Groin Hernia

Groin hernias are remarkably common. It is estimated that in their life time 27% of men and 3% of women will develop such a condition. A hernia is defined as a weakness in the muscle wall through which the abdominal contents can protrude. In the groin the muscle arrangements are such that areas of weakness do exist and this can lead to the hernia developing. In male babies, additionally, the testes are formed inside the body and descend later to their definitive position, dragging their blood supply with them. This process creates additional areas of weakness and hence the greater frequency of hernias in men. Depending on the exact position groin hernias are defined as inguinal or the less common femoral hernia.

While there may not be much one can do to prevent a groin hernia occurring, anything that increases intra abdominal pressure such as straining, coughing, constipation or lifting will increase the likelihood, and it is often after such an event people say they first noticed a hernia.

Many hernias when they first present do not cause any problems, while others may cause intermittent discomfort or pain, which can be significant. Remember there are other causes of groin pain, which need to be excluded before the pain is attributed to the hernia. Small early hernia can be diagnosed using modalities such as ultrasound or MRI ( magnetic nuclear resonance).

While many small and unproblematic hernias and can be managed without surgery the main risk is of strangulation of the bowel, this occurs when the bowel gets trapped in the hernia and its blood supply is compromised. Large hernia can be troublesome due to their sheer size and can impact on a person’s life style. Trusses may help manage hernia but in reality they can be more of a hindrance than support.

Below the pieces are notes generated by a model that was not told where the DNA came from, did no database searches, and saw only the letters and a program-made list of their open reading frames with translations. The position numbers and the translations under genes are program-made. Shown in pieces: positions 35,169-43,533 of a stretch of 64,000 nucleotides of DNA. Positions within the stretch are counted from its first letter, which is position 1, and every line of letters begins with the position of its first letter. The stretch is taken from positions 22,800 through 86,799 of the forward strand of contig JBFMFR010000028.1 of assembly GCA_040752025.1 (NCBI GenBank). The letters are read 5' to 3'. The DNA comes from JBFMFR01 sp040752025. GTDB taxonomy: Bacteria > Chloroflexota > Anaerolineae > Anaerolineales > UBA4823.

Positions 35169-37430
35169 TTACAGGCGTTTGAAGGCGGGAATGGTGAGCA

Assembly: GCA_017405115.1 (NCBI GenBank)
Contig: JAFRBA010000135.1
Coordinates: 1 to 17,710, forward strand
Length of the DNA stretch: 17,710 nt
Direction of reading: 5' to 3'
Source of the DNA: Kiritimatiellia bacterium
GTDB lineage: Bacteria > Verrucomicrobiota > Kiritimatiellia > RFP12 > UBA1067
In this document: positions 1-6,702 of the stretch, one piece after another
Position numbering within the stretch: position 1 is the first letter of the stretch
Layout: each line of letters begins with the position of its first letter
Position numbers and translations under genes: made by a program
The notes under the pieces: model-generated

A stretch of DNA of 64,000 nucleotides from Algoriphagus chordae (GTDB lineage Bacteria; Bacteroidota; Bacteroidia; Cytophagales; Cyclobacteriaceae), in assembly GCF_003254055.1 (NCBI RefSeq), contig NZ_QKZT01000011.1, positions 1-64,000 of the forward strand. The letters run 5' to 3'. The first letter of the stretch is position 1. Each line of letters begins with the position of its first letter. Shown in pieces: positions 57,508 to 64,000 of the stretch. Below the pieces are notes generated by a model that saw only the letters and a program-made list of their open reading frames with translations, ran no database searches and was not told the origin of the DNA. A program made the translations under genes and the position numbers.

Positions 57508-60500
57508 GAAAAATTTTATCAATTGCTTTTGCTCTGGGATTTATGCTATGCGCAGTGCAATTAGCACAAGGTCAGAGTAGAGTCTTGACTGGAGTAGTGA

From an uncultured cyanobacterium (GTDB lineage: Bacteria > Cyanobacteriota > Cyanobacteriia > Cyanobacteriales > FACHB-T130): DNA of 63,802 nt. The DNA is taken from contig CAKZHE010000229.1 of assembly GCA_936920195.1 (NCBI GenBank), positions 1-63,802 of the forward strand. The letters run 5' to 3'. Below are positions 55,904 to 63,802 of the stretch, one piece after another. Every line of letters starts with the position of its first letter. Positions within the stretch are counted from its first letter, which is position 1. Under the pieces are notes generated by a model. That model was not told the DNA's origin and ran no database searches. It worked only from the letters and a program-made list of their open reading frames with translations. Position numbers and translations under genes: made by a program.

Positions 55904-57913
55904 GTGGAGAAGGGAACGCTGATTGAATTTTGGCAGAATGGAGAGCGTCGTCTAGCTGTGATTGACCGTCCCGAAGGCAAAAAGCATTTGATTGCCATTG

Surgical management of groin hernias involves a small incision in the groin over the hernia, the protruding sac is excised and the defect is closed with a mesh. Non-mesh repairs are also feasible. The main risks of surgery are recurrence of the hernia and discomfort. The incidence of these is small but need to be considered before any surgery. Alternative to open surgery is keyhole surgery but this is usually reserved for recurrent hernia repair or where there are bilateral groin hernias.

It is estimated that over 70,000 groin hernia operations take place in the UK per year and most of these are done as day cases.

If you think you have a groin hernia do go and see your GP early and discuss the options. Having a clear plan of action will help you manage it better and anticipate any problems.

Author: fah

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